Now for the scientific part. The key benefits when it comes to CBD and asthma are linked to CBD’s nature as a cannabinoid. It is able to bind to receptors that trigger a string of events eventually, leading to a change in neurotransmitter activity.
CBD has known anti-inflammatory and bronchodilatory effects, which is why it could help with asthma. Because of its ability to mediate pain receptors, CBD may also be effective at relieving the sensation of chest pain. It also has bacterial properties that can help in treating certain infections that trigger asthma.
CBD for Asthma
Here are some of the main benefits of using CBD treatment for asthma:
- Anti-inflammation: One of the main complications of asthma is the chronic inflammation of the air passages – bronchi and bronchioles – in the lungs. A 2015 CBD asthma study has demonstrated that CBD can reduce inflammation significantly.
- Bronchodilation: One of the most noticeable effects of asthma is how it restricts the airways. Studies dating back to the 1970s have reported the positive effects of smoking cannabis, which helps to open up the airways. However, getting high is not a practical solution. Fortunately, CBD has the same bronchodilatory effects, but with none of the psychoactive feeling of being “high.”
- Pain relief: Aside from the reduced airflow and obstruction of airways caused by asthma, there’s also pain and discomfort that occurs during an asthma attack. Fortunately, CBD is a known pain reliever. In fact, pain relief is one of the main reasons that people lviing with asthma take CBD.
- Muscle spasticity: Irritable, twitching, and spastic airways are a way of life for most asthma sufferers. Thankfully, CBD isn’t only good for relieving inflammation and pain; decades of research shows that it may also be effective at relieving muscle spasms.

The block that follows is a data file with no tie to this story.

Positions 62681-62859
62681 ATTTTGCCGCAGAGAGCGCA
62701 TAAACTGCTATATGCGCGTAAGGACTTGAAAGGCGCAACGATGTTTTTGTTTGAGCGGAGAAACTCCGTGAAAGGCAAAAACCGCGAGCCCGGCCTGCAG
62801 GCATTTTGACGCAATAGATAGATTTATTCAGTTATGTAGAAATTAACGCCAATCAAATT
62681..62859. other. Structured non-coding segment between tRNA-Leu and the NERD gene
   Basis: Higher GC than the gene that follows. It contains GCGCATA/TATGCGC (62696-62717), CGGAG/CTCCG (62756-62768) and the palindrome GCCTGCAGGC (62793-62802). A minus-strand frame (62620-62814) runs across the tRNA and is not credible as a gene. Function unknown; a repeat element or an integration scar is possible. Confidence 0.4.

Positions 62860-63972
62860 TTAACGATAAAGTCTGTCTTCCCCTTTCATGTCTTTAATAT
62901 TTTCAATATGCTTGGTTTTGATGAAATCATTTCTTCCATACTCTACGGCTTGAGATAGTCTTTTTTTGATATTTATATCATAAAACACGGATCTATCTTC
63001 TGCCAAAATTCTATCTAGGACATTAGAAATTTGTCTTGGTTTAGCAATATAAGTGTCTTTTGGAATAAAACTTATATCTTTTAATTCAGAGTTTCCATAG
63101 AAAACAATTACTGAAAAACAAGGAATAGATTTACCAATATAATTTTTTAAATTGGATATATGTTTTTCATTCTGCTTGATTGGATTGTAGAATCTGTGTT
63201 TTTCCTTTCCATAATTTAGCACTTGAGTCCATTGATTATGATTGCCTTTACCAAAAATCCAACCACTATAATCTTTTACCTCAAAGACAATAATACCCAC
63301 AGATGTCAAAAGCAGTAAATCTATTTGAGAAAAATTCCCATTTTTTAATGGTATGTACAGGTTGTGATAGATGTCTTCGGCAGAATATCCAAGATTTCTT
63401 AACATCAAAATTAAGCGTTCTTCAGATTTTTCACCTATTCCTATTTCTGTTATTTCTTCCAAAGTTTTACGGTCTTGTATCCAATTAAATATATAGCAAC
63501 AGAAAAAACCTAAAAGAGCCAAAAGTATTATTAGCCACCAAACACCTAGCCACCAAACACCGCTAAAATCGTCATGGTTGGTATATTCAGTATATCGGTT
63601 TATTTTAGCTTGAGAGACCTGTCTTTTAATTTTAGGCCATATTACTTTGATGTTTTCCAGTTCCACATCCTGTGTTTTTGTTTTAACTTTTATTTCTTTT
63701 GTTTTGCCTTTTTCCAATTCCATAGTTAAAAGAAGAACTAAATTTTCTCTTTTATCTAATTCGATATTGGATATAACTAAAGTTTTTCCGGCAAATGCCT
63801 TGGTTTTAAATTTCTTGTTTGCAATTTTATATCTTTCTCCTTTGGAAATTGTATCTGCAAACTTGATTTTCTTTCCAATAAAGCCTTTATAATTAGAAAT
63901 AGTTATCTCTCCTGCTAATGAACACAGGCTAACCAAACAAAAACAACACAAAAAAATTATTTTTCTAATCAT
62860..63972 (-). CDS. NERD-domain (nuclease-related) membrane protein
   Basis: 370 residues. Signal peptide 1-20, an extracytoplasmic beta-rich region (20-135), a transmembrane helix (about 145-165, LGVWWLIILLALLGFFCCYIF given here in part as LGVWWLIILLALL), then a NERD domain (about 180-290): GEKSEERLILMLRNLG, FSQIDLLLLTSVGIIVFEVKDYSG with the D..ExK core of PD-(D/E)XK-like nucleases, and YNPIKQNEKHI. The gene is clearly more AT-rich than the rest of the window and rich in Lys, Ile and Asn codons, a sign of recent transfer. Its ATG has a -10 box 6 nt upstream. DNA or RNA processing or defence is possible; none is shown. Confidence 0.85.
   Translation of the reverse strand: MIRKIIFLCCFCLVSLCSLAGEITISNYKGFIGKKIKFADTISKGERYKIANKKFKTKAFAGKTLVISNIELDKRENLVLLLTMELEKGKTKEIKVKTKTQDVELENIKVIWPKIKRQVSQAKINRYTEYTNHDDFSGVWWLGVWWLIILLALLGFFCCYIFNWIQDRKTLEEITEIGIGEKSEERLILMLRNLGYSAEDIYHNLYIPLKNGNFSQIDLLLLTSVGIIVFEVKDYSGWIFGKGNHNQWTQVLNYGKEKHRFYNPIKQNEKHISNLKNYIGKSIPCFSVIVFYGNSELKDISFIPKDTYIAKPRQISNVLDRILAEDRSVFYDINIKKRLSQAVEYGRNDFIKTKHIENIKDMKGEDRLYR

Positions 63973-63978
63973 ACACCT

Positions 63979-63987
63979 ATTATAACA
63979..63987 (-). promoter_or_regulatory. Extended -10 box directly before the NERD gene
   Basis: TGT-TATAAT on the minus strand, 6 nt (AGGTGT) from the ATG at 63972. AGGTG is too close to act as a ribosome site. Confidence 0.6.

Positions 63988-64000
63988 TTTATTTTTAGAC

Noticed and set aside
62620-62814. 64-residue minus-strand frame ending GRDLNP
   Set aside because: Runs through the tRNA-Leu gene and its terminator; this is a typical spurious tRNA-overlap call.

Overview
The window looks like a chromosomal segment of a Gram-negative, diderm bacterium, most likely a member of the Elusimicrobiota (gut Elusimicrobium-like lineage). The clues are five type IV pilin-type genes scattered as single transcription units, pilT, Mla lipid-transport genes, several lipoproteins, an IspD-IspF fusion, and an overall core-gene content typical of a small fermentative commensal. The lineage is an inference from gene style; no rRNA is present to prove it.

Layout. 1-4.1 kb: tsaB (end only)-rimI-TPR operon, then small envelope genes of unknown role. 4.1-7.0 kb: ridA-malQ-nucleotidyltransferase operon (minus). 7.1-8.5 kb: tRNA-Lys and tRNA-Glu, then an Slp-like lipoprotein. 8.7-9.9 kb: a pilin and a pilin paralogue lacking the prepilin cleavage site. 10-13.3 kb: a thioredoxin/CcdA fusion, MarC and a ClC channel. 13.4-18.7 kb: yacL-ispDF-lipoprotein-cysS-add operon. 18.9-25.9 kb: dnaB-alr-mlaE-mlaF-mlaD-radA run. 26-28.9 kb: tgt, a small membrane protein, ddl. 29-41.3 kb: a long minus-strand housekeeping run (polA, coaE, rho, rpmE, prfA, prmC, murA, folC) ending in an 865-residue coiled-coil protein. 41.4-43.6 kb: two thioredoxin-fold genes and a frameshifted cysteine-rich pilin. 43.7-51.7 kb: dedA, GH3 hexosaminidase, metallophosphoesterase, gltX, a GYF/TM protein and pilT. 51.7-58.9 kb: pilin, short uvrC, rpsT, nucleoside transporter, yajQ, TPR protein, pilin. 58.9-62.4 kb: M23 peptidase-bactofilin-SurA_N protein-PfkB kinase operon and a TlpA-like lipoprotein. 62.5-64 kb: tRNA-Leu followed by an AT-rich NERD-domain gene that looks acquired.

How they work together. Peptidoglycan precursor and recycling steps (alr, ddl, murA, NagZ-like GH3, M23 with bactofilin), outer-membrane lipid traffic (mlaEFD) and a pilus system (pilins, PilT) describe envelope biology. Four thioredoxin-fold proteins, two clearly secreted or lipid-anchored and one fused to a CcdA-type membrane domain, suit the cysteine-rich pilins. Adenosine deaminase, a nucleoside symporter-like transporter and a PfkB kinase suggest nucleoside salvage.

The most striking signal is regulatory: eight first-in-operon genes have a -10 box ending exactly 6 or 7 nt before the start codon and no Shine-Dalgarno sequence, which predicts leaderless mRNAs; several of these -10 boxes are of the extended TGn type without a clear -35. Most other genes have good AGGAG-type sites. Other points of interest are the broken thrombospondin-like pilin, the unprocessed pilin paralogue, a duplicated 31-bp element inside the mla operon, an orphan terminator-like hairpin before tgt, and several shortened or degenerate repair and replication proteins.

- Getting rid of mucus: One of the most annoying things for asthmatics is passing mucus, filling up your airways – mucus makes it harder to breathe. It can also be thick, dark, and hard to pass, especially if your airways are already tight. CBD has been found to be an effective expectorant, which means that it helps to expel mucus, thus freeing up the air passages and allowing air to get through.
Does CBD Oil Help Asthma?
Although research into CBD and asthma is limited, the evidence thus far seems to suggest that CBD oil could very well help asthmatics. The anti-inflammatory and bronchodilatory effects are the main benefits associated with using CBD for asthma.
Some people suggest using a CBD vape for asthma because vaporizers that contain CBD oil can help to soothe the smooth muscles around the airways and also reduce spasms.
We cannot say for certain that CBD oil will help asthma sufferers. However, based on the benefits we’ve discussed above, it certainly seems as though CBD could relieve and help ease several of the uncomfortable symptoms associated with the condition.
Most methods for treating asthma involve using inhalers. Now, you can also get CBD asthma inhalers. They are similar to normal inhalers used to treat asthma, except they contain CBD. The device contains an aerosol spray mist that, when used, allows consumers to get a quick dose of CBD.
Bottom Line on CBD for Asthma
Generally, CBD has been found to be well-tolerated and has a good safety profile, which means that there are no specific risks involved when using CBD for asthma. Research thus far is promising, so there’s no reason not to give CBD a try. However, you should still chat with your doctor before making any changes to your current medication.
Ultimately, CBD seems to offer several medicinal benefits when it comes to treating respiratory diseases like asthma. CBD is an incredible bronchodilator that helps to restore the normal flow of oxygen into the lungs. It’s anti-inflammatory and is therefore effective at counteracting the inflamed state of the bronchi and bronchioles.
Furthermore, when using CBD oil for asthma, you also benefit from the relaxation of smooth muscles that surround the bronchi tubes since CBD also has antispasmodic effects.
All that said, further research needs to be done to determine just how effective CBD is at treating asthma symptoms. But for now, you might as well give CBD a try.